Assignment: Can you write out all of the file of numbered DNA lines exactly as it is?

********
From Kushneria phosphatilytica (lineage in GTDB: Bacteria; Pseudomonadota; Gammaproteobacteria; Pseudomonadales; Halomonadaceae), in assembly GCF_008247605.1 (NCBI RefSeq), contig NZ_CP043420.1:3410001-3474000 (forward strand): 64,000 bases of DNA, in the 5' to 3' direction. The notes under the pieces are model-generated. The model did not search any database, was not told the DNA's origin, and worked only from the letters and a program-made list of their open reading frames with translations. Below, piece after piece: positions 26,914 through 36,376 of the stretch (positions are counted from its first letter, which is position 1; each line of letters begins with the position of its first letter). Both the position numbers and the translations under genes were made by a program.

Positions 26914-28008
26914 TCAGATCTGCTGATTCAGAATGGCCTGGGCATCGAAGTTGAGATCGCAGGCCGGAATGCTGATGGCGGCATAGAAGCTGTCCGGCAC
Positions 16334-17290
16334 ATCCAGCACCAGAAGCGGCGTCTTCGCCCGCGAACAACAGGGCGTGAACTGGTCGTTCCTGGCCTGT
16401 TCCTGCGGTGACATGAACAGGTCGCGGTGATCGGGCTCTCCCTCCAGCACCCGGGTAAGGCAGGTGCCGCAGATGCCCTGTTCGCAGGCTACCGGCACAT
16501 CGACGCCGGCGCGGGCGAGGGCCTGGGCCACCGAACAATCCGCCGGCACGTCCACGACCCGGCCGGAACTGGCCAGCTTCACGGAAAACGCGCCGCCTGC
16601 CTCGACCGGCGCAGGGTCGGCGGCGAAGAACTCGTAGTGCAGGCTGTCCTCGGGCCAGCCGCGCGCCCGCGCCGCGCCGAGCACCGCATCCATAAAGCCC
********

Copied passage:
From Kushneria phosphatilytica (lineage in GTDB: Bacteria; Pseudomonadota; Gammaproteobacteria; Pseudomonadales; Halomonadaceae), in assembly GCF_008247605.1 (NCBI RefSeq), contig NZ_CP043420.1:3410001-3474000 (forward strand): 64,000 bases of DNA, in the 5' to 3' direction. The notes under the pieces are model-generated. The model did not search any database, was not told the DNA's origin, and worked only from the letters and a program-made list of their open reading frames with translations. Below, piece after piece: positions 26,914 through 36,376 of the stretch (positions are counted from its first letter, which is position 1; each line of letters begins with the position of its first letter). Both the position numbers and the translations under genes were made by a program.

Positions 26914-28008
26914 TCAGATCTGCTGATTCAGAATGGCCTGGGCATCGAAGTTGAGATCGCAGGCCGGAATGCTGATGGCGGCATAGAAGCTGTCCGGCAC
Positions 16334-17290
16334 ATCCAGCACCAGAAGCGGCGTCTTCGCCCGCGAACAACAGGGCGTGAACTGGTCGTTCCTGGCCTGT
16401 TCCTGCGGTGACATGAACAGGTCGCGGTGATCGGGCTCTCCCTCCAGCACCCGGGTAAGGCAGGTGCCGCAGATGCCCTGTTCGCAGGCTACCGGCACAT
16501 CGACGCCGGCGCGGGCGAGGGCCTGGGCCACCGAACAATCCGCCGGCACGTCCACGACCCGGCCGGAACTGGCCAGCTTCACGGAAAACGCGCCGCCTGC
16601 CTCGACCGGCGCAGGGTCGGCGGCGAAGAACTCGTAGTGCAGGCTGTCCTCGGGCCAGCCGCGCGCCCGCGCCGCGCCGAGCACCGCATCCATAAAGCCC